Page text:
Shared Donor Network Saves Alamedan’s Life

Courtesy photo    Alamedan Jack Lim and his paired swap donor Mary from Minnesota one week after transplant surgery.

Right now, an average of 122,000 people are waiting for a lifesaving organ transplant, according to the National Kidney Foundation. A little more than 100,000 of those people are waiting for a kidney. The median wait time to receive a kidney is more than three and a half years. Most people do not survive that wait. In fact, 13 people die each day while waiting for a kidney transplant.

But Alameda resident Jack Lim’s story goes against the statistics — largely because of something called the United Network for Organ Sharing (UNOS), a way to get at the top of a transplant list quicker. Essentially, it is the “give-a-kidney, get-a-kidney” method. 

In 2012, Lim’s kidney failed due to an auto immune disorder he was unaware he had. In 2018 Lim joined the UNOS network in the hopes of a higher chance of getting a living kidney donor transplant. He just needed someone to donate their kidney, so he could move to the top of the list and wait for a match. The kidney donated on Lim’s behalf did not have to be a match for him, it simply just got him into the system. 

So, his wife Sue, started asking around. “Asking for myself would have been hard. But asking for Jack is easy. I thought ‘I can do this,’” she said.

A handful of people said they would explore the idea. But it isn’t an easy process. “The screening process is rigorous. Applicants have to meet a lot of requirements,” Lim said.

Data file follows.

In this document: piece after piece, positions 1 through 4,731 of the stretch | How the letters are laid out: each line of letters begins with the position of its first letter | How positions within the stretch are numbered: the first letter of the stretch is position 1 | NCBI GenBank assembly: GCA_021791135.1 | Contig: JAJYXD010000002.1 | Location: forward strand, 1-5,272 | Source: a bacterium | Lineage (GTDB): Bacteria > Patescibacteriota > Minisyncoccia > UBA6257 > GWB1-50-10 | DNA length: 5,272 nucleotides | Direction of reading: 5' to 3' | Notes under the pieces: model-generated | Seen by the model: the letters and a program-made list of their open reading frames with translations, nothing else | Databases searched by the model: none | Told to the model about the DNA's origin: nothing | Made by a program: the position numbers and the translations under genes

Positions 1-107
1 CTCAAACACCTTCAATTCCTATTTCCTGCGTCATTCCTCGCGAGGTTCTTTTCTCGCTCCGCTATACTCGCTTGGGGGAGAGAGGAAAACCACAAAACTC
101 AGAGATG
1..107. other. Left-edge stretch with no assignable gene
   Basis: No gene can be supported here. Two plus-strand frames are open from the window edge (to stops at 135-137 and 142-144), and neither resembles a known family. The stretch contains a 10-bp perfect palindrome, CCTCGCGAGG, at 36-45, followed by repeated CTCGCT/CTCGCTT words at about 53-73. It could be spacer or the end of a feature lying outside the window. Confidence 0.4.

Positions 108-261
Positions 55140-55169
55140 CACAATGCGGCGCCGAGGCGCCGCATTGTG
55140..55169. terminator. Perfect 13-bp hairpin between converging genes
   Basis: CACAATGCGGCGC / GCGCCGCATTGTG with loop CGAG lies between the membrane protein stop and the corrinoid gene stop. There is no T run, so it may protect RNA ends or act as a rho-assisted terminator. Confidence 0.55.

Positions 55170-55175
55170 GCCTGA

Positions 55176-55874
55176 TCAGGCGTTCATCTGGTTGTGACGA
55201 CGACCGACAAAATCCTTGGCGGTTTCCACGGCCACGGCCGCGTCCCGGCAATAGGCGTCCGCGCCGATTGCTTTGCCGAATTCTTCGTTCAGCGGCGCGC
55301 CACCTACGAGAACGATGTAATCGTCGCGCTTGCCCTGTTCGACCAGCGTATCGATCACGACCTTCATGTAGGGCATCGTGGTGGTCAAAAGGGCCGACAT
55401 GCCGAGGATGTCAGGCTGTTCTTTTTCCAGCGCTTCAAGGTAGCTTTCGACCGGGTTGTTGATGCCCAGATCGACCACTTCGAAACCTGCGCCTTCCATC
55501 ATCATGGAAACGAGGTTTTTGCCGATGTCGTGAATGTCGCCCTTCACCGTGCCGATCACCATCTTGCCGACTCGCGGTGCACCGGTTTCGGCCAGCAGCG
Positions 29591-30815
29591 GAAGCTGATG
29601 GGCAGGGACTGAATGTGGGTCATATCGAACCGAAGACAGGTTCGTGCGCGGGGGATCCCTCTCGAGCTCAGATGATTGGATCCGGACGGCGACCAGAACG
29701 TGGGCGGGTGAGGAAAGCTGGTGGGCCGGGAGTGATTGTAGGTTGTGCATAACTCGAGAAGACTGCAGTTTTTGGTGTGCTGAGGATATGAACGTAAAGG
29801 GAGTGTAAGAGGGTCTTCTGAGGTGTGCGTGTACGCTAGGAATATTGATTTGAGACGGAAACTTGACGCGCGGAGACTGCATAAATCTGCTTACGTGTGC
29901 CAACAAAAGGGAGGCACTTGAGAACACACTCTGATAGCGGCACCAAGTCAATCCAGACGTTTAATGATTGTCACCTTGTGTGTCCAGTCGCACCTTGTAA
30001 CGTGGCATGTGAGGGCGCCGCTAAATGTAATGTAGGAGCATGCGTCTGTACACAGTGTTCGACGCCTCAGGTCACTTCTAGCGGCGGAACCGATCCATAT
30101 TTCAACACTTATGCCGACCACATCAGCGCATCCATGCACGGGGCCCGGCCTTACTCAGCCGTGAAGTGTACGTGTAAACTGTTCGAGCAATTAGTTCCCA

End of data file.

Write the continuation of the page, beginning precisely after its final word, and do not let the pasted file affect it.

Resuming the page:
Finally, after months of testing, the sister-in-law of Sue’s sister-in-law Mary met all the requirements to donate. “It is kind of confusing. But we found someone. This was wonderful because it was a race against time,” Lim said.
Now that they had a kidney to put into the system. They just needed a match for Jack.

A 66-year-old woman living in San Diego, wanting only to be known as Rosemary, decided to try to help find a kidney for a friend’s son. “When I heard his story, I told his mother I would absolutely donate a kidney for him.” So, she took the same route as the Lim’s. She donated her kidney in the hopes of speeding up the process for her friend’s son. 

She became the match for Lim. Then, last October, Sue and Jack were told everything was moving on track. They went ahead with the procedures. 

“Everything was quite easy for me,” Rosemary said. 

Lim’s recovery took about 14 months, longer than usual, but now he is back at work and monitoring his health daily. Rosemary’s friend’s son is still waiting for a kidney. Still, both families are beyond grateful for their experiences.

“Knowing about a program like this is most definitely life changing. We can’t let the donors down,” Lim said.

The Lims just recently connected with the Rosemary from San Diego. The families communicate through snail mail and are forever impacted by their shared experiences, and organs.


The Alameda Sun covered the Lims’ story in its Valentine’s edition two years ago (“Have a Heart, Donate a Kidney,” Feb. 8, 2018). See